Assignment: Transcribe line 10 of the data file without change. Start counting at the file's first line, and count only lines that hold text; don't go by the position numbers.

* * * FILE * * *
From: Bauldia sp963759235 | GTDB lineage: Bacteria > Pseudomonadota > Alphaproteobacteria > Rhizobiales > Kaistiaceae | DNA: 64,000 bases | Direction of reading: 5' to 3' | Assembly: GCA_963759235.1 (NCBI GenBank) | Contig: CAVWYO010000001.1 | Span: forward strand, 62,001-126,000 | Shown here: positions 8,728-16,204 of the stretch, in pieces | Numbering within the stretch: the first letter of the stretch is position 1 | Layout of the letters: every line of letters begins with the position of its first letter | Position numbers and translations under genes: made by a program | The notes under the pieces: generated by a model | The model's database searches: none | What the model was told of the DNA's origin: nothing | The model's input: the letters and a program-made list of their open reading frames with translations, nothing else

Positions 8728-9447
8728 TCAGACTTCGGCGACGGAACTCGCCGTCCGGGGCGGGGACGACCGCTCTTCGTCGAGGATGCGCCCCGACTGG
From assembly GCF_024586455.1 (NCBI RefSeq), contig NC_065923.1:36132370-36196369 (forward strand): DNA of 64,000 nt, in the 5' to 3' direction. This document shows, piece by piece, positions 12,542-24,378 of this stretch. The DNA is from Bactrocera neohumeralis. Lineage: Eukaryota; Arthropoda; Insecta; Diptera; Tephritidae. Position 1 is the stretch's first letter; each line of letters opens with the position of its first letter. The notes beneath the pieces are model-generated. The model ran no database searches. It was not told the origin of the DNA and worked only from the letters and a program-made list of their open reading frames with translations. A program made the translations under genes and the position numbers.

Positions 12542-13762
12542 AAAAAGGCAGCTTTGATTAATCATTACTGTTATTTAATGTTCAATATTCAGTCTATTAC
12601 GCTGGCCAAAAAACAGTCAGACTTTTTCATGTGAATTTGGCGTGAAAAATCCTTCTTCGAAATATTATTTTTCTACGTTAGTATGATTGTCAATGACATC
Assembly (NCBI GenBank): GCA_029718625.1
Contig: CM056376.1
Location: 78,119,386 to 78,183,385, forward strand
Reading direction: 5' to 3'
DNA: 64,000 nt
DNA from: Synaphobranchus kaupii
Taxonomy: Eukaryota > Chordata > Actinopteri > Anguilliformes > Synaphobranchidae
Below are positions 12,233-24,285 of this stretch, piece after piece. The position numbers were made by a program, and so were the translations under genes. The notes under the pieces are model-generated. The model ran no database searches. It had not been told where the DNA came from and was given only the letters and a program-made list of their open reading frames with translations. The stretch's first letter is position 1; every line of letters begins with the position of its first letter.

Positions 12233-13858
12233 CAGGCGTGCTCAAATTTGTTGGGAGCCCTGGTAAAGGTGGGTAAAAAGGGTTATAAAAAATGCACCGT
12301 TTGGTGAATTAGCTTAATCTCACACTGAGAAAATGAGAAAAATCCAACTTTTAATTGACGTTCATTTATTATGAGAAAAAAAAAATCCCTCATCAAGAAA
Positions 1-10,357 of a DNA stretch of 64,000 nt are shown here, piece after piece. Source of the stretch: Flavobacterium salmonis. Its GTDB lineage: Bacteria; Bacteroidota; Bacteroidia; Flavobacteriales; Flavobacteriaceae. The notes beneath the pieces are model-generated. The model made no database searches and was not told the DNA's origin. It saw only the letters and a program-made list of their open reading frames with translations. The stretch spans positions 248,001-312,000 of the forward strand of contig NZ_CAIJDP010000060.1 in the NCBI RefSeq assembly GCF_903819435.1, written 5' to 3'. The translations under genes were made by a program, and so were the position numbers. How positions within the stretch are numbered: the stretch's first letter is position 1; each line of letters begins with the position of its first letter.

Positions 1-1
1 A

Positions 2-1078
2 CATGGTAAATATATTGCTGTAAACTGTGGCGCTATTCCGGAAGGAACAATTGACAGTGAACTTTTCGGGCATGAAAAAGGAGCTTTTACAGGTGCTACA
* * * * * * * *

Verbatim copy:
Location: 78,119,386 to 78,183,385, forward strand